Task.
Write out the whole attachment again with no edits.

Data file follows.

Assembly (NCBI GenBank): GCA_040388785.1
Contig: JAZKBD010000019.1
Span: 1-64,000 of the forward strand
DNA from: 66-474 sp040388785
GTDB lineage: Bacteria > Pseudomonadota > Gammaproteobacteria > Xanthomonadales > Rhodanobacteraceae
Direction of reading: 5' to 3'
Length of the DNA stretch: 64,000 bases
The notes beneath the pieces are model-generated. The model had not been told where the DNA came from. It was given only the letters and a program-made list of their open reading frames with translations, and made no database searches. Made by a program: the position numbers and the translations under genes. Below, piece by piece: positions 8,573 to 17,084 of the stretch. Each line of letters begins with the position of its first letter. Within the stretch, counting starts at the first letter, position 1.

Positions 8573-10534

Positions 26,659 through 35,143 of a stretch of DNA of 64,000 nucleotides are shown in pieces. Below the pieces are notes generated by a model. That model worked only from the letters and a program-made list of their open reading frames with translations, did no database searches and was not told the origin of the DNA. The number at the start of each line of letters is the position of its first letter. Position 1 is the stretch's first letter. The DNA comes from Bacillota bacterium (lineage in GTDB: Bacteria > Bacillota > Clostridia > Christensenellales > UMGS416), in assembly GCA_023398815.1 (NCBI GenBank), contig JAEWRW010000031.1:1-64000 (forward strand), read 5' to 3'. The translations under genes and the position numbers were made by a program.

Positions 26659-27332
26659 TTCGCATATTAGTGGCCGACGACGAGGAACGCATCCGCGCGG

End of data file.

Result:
Assembly (NCBI GenBank): GCA_040388785.1
Contig: JAZKBD010000019.1
Span: 1-64,000 of the forward strand
DNA from: 66-474 sp040388785
GTDB lineage: Bacteria > Pseudomonadota > Gammaproteobacteria > Xanthomonadales > Rhodanobacteraceae
Direction of reading: 5' to 3'
Length of the DNA stretch: 64,000 bases
The notes beneath the pieces are model-generated. The model had not been told where the DNA came from. It was given only the letters and a program-made list of their open reading frames with translations, and made no database searches. Made by a program: the position numbers and the translations under genes. Below, piece by piece: positions 8,573 to 17,084 of the stretch. Each line of letters begins with the position of its first letter. Within the stretch, counting starts at the first letter, position 1.

Positions 8573-10534

Positions 26,659 through 35,143 of a stretch of DNA of 64,000 nucleotides are shown in pieces. Below the pieces are notes generated by a model. That model worked only from the letters and a program-made list of their open reading frames with translations, did no database searches and was not told the origin of the DNA. The number at the start of each line of letters is the position of its first letter. Position 1 is the stretch's first letter. The DNA comes from Bacillota bacterium (lineage in GTDB: Bacteria > Bacillota > Clostridia > Christensenellales > UMGS416), in assembly GCA_023398815.1 (NCBI GenBank), contig JAEWRW010000031.1:1-64000 (forward strand), read 5' to 3'. The translations under genes and the position numbers were made by a program.

Positions 26659-27332
26659 TTCGCATATTAGTGGCCGACGACGAGGAACGCATCCGCGCGG